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Friday, September 27, 2019

🌟BOOK BLITZ:🌟 Fearless by Allana Kephart {EXCERPT + GIVEAWAY!}

Fearless by Allana Kephart

Release Date: September 24th 2019
Pages: 259
Genres: Contemporary, New Adult, Romance

Priv·i·lege: having special rights, or immunities. Societal and social advantage. 

For Riley McLeon, ignorance is bliss. As the daughter of a single cop with a history of shooting first and asking questions later, she’s grown up sheltered. He taught her everything she knows about life, love, guns, and the world as he sees it. And all he ever asked from her was a promise: she would never date a man of color. 

Ra·cist: a person who shows or feels discrimination, prejudice, or antagonism against people of other races, or who believes that one’s own race is superior. 

Lincoln Sanders knows all too well about the skin deep judgments people make. He knows what it is to lose everything, to be haunted by the impossible. He knows pain. He knows hate. And he definitely knows trouble when he sees it. 

Chance: to take a risk. A possibility of something happening.

Silence comes easily when the whole world is against you, and being together is an act of bravery neither Lincoln or Riley think they're capable of. Loving each other feels like coming back to life, but you can’t move forward if you’re living in the past.

When you unlearn everything you've ever known, you can become fearless.


Late Wednesday night, my dad pulled over a swerving car. He figured it might be someone who’d been drinking too much, coming home from a girl’s night out, but found it to be an underaged teenager driving the car. The kid refused to give his license, because he didn’t have one, and when my father asked him to exit the vehicle, he reached in the center console for a gun.

Dad didn’t have a choice but to shoot first.

He doesn’t like talking about it, which is fine, ’cause I don’t like thinking about it too hard.

I didn’t know about it until Friday, when I came home from school and he was sat in front of the TV in regular clothes. His eyes were red and his voice hoarse when he lamented the whole issue to me, explaining how he was put on paid leave until they could verify his story.

When he told me right there, I believed him. Fully. Without a doubt. He’d never hurt a kid. I could see how torn up he was about putting someone in the hospital. My father had cried once in his life, when my mom died, and never again. Not until that day.

Then I found out the kid didn’t have a gun.

Dad swore up and down he did, that he’d seen one. He said he told the kid to put his hands back on the wheel, and when he didn’t, that’s when he’d shot. He was scared for his life, he’d said. He thought of me, what would happen to me if he were to die?

I found it hard to believe some scrawny, fifteen-year-old child could scare my dad. Maybe three years ago, if I’d brought him home as a boyfriend. But even then, he wouldn’t have shot him.

The real reason I found out from social media—he was a black fifteen-year-old kid.

It took people a hot minute to connect the officer who shot a fucking kid was my dad, but when they did, all the hate flooded my way.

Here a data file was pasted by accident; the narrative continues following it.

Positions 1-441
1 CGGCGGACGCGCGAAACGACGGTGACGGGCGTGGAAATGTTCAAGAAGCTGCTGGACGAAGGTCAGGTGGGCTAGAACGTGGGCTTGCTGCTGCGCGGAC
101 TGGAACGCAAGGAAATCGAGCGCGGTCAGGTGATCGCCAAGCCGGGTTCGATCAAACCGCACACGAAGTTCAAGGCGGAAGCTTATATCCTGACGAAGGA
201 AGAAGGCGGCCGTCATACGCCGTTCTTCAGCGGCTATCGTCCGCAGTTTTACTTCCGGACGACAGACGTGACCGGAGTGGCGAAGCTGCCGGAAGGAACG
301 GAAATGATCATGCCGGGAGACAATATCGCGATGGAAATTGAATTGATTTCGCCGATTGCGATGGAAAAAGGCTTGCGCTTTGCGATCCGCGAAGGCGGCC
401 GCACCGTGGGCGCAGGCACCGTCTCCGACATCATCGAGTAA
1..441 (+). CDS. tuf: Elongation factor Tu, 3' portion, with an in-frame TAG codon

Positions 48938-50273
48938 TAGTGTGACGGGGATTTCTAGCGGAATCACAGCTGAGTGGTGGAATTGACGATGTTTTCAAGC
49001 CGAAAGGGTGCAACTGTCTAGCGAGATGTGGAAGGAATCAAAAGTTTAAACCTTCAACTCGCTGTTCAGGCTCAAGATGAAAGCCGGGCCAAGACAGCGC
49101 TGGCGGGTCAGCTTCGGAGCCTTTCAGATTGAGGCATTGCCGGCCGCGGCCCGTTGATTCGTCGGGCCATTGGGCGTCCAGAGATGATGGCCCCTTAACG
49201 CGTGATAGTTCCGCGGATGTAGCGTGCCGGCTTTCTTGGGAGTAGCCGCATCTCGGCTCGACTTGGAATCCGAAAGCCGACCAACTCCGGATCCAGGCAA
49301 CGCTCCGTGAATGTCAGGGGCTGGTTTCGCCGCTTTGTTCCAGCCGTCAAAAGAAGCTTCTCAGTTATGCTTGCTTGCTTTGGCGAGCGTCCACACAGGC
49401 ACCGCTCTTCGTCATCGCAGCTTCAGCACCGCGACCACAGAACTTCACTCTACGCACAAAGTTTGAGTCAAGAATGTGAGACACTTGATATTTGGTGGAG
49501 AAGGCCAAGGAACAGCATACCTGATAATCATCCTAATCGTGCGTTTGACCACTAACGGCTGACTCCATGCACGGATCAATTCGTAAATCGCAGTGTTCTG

“Your dad is a monster!”

“Racist pigs!”

“Hope they all burn in hell.”

And a plethora of other lovely messages. I had grown men threatening me, saying they hoped something horrible happened to me so my dad would know the pain he put this kid’s family through. Some were more drastic than others—those I passed on to him. It was the only way we talked about the incident, reporting actual threats to the department and sending squad cars to school with me.

I wanted to defend my dad. There were so many things I wanted to say, but at the same time, my confidence in him was shot. He could’ve told me right at the start, that he thought the kid had a gun, that he made a mistake, that the kid was black. But he didn’t. He kept most of the story from me and only revealed more news as I stumbled onto it.

Every other sentence out of his mouth was “you can’t trust ‘em” about people of color. How could I not possibly think the outcome would’ve been different if it had been a white boy who’d taken his mom’s car out for a joyride?

Part of me felt like my dad was all those things people said about him, too.

So I don’t think about it. I don’t dwell, or wonder about this kid in the hospital, about the pain his family must be going through. Because my dad is the one person in the entire world I trust with all my life. He works so hard, and he always has my back no matter what the situation. He even got me out of cutting up a frog in biology class sophomore year—who does that?

Deep in my heart, I knew I should be furious with him. I knew I should call him out, but I couldn’t force it. He looked so wounded when his brother went after him, how could I do it, too? How could I turn my back on him when he needed me the most?

I couldn’t.

So I just…

Don’t think about it.


Allana Kephart has been making things up and bending people to her will from a very young age. She loves animals, tattoos, music, laughing, and reading. She spends an obscene amount of time finding pretty new words and thinking up awful ways to torment her characters.

When not writing, she can be found walking one of her many furbabies, making havoc with her credit union work buddies, or jamming out in her car to Broadway musical soundtracks. She lives in the beautiful state of Colorado with fur-babies.


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